In addition to testing costs avoided, DOE calculated annual certification costs avoided by not having to certify the energy efficiency performance of those devices that are no longer considered as EPSs when used in LEDs, OLEDs, and ceiling fans with direct current motors using the DOE's EPS test procedure. DOE estimated the number of LED, OLED, and ceiling fan manufacturers producing products using these now excluded devices. DOE also estimated the annual certification burden of these manufacturers to introduce new models every year. DOE estimated annual certification costs of approximately $700,000 for these devices when used in LEDs or OLEDs, and annual certification costs of approximately $945,000 for these devices when used in ceiling fans with direct current motors absent the adoption of the EPS Improvement Act of 2017.

V. Procedural Requirements

A. Review Under Executive Order 12866, “Regulatory Planning and Review”

This final rule is a “significant regulatory action” under the criteria set out in section 3(f) of Executive Order 12866, “Regulatory Planning and Review.” 58 FR 51735 (October 4, 1993). Accordingly, this action was subject to review by the Office of Information and Regulatory Affairs (“OIRA”) in the Office of Management and Budget (“OMB”).

B. Review Under Executive Orders 13771 and 13777

On January 30, 2017, the President issued Executive Order 13771, “Reducing Regulation and Controlling Regulatory Costs.” That Order stated the policy of the executive branch is to be prudent and financially responsible in the expenditure of funds, from both public and private sources. The Order stated it is essential to manage the costs associated with the governmental imposition of private expenditures required to comply with Federal regulations. This final rule is expected to be an E.O. 13771 deregulatory action.

Additionally, on February 24, 2017, the President issued Executive Order 13777, “Enforcing the Regulatory Reform Agenda.” The Order required the head of each agency designate an agency official as its Regulatory Reform Officer (RRO). Each RRO oversees the implementation of regulatory reform initiatives and policies to ensure that agencies effectively carry out regulatory reforms, consistent with applicable law. Further, E.O. 13777 requires the establishment of a regulatory task force at each agency. The regulatory task force is required to make recommendations to the agency head regarding the repeal, replacement, or modification of existing regulations, consistent with applicable law. At a minimum, each regulatory reform task force must attempt to identify regulations that:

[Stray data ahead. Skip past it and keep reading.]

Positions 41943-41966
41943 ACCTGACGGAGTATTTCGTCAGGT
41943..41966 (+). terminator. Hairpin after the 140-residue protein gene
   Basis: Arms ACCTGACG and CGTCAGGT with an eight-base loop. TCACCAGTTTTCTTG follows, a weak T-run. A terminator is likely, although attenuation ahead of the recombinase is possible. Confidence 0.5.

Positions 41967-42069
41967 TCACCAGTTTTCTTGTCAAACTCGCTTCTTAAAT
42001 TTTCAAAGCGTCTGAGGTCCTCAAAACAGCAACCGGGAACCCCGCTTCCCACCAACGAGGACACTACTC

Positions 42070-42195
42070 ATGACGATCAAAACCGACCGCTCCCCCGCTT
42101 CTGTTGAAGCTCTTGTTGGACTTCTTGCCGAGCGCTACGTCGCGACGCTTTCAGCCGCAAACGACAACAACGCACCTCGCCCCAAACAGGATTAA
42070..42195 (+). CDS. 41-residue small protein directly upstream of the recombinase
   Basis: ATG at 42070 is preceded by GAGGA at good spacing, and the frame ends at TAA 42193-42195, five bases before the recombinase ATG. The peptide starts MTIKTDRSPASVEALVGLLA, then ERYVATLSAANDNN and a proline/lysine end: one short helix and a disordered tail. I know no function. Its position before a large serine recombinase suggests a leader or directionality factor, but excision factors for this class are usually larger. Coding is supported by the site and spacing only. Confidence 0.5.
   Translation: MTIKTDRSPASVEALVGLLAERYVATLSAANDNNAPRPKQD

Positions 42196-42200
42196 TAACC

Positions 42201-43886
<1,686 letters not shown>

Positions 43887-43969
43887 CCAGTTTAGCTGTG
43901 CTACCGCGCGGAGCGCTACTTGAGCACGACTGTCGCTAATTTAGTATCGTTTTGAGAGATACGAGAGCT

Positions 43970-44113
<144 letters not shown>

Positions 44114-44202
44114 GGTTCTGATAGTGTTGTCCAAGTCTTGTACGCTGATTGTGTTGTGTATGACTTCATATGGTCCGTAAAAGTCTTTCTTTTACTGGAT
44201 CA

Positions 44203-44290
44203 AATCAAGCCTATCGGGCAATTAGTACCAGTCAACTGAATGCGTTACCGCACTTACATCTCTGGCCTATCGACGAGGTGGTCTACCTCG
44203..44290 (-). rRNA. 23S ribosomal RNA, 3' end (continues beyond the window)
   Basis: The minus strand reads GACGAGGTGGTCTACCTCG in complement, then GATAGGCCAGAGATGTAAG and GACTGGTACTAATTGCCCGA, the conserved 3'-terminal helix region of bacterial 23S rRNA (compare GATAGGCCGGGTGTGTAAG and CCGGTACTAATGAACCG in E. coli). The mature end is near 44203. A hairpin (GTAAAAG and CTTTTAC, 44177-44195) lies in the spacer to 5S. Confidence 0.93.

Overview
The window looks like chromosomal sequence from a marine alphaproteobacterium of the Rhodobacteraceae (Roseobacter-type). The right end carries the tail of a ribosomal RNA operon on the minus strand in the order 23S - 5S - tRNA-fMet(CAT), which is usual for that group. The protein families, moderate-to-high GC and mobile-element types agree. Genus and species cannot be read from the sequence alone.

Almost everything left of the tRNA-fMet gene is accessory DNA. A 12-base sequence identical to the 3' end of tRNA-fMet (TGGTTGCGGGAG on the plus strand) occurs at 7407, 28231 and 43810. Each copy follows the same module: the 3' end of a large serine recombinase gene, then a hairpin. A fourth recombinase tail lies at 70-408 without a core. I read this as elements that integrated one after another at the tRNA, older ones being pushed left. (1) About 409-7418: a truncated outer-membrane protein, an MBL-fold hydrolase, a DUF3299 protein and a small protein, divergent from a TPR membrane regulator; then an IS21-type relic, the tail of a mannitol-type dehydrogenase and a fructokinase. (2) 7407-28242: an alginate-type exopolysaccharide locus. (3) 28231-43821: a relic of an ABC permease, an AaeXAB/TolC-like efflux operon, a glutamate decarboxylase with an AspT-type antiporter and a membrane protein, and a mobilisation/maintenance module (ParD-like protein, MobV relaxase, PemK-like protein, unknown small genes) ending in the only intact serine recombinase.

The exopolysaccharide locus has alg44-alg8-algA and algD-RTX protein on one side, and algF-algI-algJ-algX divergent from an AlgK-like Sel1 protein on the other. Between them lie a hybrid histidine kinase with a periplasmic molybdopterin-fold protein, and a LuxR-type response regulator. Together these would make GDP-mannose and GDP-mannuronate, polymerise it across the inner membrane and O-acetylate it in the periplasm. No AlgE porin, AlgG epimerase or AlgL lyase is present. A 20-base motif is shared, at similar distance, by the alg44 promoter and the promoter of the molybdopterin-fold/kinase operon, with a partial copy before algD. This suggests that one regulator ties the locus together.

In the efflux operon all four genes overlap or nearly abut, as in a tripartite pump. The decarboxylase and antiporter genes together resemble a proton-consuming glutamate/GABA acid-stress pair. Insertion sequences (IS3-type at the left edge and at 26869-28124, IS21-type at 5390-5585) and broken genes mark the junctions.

(i) Eliminate jobs, or inhibit job creation;

(ii) Are outdated, unnecessary, or ineffective;

(iii) Impose costs that exceed benefits;

(iv) Create a serious inconsistency or otherwise interfere with regulatory reform initiatives and policies;

(v) Are inconsistent with the requirements of Information Quality Act, or the guidance issued pursuant to that Act, in particular those regulations that rely in whole or in part on data, information, or methods that are not publicly available or that are Start Printed Page 440insufficiently transparent to meet the standard for reproducibility; or

(vi) Derive from or implement Executive Orders or other Presidential directives that have been subsequently rescinded or substantially modified.

The PASS Act and the EPS Improvement Act of 2017 delay DOE consideration of standards and exclude certain power supplies from the regulations for EPSs. This rule incorporates the provisions of these acts into the CFR. The resulting cost savings are due to ongoing avoided testing costs and certification costs for excluded power supplies; the interest on upfront conversion costs delayed by the PASS Act from 2017 to 2023; and one-time avoided conversion costs for excluded power supplies. Excluded power supplies include EPSs used in LEDs, OLEDs, and ceiling fans with direct current motors.

Table V.1—Annualized Cost Savings by Source and Analytical Time Horizon

Cost savingsSourceTime horizonCost savings (millions 2016$, discounted in perpetuity at 7%)
Avoided Testing CostsEPS Improvement ActPerpetual($0.06)
Avoided Certification CostsEPS Improvement ActPerpetual(1.54)
Delayed Conversion CostsPASS Act2017-2022(0.04)
Excluded EPS Conversion CostsEPS Improvement ActOne-time (2018)(0.98)

DOE concludes that this final rule is consistent with the directives set forth in these executive orders. Assuming a 7 percent discount rate, the final rule yields annualized cost savings of approximately $2.62 million (2016$). Therefore, this final rule is an Executive Order 13771 deregulatory action.

Table V.2—Summary of Cost Savings for the PASS Act and the EPS Improvement Act of 2017